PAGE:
Experiments: How to monitor and work with our emotions?

Please read and learn about Skin Conductance Response (SCR or Galvanic Skin Response GSR) first.
Scientific communities have long established that all our emotional outbursts, whether fear, anger, excitement, etc., trigger electrochemical (or biochemical) responses in our body that can be measured easily. Furthermore, all such arousal or outburst event generally arises within 1 to 3 seconds, and fades away mostly within 10 to 20 seconds, and almost never last beyond 90 seconds. Unless, of course, the person involved is now "engaged" mentally, and through conscious mental energy and acting out, re-triggers this arousal or outburst again and again. What this means is that our body is capable of recognizing and letting go of most or all external or internal stimulation (upset, fear, anger, excitement, etc.) automatically. But as most of us can testify, we clearly don't behave this way, at least not often enough.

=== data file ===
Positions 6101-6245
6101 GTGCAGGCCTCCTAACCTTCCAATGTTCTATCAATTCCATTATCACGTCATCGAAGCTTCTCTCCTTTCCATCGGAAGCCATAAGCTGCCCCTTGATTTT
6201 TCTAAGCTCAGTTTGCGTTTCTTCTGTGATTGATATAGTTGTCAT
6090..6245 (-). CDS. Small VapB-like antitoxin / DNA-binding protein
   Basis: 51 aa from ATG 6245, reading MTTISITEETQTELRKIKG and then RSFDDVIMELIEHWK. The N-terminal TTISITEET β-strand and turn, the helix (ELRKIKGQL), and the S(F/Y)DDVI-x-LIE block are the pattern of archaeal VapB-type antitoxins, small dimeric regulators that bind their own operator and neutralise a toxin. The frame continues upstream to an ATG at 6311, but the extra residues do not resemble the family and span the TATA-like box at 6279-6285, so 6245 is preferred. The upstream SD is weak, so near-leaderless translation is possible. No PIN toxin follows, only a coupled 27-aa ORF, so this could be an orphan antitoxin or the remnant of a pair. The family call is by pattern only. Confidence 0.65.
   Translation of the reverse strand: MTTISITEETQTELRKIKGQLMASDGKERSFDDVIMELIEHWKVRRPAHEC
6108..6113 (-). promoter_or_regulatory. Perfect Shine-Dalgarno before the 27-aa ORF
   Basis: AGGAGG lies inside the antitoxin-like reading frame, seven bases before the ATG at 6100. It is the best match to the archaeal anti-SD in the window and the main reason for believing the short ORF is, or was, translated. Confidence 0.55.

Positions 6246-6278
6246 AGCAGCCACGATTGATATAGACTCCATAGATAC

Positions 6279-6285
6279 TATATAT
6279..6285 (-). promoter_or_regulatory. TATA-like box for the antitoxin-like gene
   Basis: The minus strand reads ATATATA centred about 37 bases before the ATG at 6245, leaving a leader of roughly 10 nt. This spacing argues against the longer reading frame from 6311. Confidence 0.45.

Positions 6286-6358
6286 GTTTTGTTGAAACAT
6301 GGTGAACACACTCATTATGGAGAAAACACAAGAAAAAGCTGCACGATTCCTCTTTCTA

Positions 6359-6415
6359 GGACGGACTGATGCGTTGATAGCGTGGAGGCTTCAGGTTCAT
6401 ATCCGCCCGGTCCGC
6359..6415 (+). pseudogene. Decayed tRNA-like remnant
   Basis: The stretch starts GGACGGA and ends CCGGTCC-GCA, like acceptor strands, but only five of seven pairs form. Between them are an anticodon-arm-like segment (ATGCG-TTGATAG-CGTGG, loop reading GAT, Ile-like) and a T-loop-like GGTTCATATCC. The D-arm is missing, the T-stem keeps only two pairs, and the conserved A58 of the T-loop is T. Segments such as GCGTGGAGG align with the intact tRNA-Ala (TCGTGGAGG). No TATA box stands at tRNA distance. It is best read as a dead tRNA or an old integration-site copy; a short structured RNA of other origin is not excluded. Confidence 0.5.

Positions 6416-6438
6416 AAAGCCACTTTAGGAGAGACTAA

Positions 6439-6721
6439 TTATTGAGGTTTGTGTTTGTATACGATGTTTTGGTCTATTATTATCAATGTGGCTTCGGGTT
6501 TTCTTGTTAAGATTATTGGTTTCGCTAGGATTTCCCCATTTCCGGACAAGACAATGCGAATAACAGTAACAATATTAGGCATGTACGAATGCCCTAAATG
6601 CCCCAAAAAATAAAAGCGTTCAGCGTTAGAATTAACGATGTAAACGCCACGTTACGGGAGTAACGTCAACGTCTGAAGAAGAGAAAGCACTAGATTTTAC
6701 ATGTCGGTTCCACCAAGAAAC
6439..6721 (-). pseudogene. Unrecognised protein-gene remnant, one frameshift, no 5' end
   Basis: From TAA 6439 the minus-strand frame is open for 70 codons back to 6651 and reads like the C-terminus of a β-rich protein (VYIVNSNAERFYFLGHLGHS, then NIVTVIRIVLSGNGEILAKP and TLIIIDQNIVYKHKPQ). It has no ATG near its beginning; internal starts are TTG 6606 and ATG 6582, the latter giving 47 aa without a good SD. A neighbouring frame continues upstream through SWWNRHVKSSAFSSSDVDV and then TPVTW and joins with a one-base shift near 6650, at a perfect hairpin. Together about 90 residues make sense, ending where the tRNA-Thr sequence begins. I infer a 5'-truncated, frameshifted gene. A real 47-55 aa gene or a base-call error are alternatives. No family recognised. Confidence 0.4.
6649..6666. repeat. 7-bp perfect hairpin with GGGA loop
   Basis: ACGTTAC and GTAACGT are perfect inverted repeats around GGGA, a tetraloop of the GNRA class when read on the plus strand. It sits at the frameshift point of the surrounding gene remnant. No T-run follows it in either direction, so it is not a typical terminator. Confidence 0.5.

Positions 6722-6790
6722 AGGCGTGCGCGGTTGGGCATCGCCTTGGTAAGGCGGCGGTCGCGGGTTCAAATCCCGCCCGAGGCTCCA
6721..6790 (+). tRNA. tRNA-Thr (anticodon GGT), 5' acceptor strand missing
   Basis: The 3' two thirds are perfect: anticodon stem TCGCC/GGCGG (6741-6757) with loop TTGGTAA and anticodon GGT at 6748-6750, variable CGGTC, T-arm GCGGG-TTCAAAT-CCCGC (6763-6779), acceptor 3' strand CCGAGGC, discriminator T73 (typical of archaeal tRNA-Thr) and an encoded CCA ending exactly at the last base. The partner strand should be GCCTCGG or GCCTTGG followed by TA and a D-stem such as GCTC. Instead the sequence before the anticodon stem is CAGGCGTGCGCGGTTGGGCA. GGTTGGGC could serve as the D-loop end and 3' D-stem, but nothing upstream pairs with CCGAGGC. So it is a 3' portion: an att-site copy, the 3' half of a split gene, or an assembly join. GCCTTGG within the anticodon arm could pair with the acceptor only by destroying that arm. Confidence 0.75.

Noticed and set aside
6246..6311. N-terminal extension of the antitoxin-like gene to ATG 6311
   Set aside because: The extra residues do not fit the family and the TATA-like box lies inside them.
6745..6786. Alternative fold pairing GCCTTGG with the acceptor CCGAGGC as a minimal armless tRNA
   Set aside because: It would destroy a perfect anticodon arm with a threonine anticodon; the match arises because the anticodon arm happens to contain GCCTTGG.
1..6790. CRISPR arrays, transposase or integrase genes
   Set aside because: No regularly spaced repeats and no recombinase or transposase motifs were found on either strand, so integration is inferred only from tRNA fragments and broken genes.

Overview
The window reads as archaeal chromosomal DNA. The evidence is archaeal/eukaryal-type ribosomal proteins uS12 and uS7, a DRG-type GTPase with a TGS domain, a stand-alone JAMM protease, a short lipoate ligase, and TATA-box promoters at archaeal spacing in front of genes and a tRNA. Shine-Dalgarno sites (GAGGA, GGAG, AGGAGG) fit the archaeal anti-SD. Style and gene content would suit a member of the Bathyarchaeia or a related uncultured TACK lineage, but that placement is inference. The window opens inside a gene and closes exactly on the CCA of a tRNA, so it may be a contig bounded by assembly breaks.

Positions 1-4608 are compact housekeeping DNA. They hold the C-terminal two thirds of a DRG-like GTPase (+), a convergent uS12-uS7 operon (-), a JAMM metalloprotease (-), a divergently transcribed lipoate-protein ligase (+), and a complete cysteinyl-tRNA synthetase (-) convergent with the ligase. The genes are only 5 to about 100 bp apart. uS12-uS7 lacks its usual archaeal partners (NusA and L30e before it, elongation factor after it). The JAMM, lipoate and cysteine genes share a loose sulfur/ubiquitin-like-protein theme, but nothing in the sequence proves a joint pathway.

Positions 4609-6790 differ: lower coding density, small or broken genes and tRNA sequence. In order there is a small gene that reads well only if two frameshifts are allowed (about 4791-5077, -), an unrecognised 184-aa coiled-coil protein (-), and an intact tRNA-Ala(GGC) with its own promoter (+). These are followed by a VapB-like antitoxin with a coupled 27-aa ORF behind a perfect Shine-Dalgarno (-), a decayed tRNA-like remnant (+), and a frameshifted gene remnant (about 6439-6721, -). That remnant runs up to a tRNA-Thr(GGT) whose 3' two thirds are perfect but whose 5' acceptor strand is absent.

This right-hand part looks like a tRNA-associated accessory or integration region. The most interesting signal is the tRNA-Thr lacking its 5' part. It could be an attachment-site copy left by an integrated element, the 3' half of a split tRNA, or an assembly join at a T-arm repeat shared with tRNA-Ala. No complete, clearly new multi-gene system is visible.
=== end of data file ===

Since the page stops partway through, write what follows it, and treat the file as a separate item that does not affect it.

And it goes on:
To understand oneself better of our intrinsic behavior versus our learned behavior, and how do we un-learn our learned behavior, the following is a simple experiment. This experiment also allows us to test the age old proverbs, such as "don't talk or act, count to 10 first...", "don't react, just be an observer, and see the emotion fades away..."
1. Hook up the SCR kit in a bio-feedback setup.
2. Stay quiet and still, watch (and record) how the SCR signal comes and goes. Note the time durations for arousal and fading away. Tag the events (positive or negative) as they occur. Observe oneself and note any correlation between thoughts and arousal. This is your baseline.
3. Choose the particular kind of stimulation of interest to you. Record and tag those events as one usually reacts to them.
4. Stay quiet and still, and calming oneself down back to base line, without thoughts and movements.
5. Repeat 3, but during this round, simply be an observer without engaging your mind to analyze or understand the stimulation, and without any reaction or movement. Record and tag these event without any reaction to them.
6. Analyze and compare. Share the results if you would like to.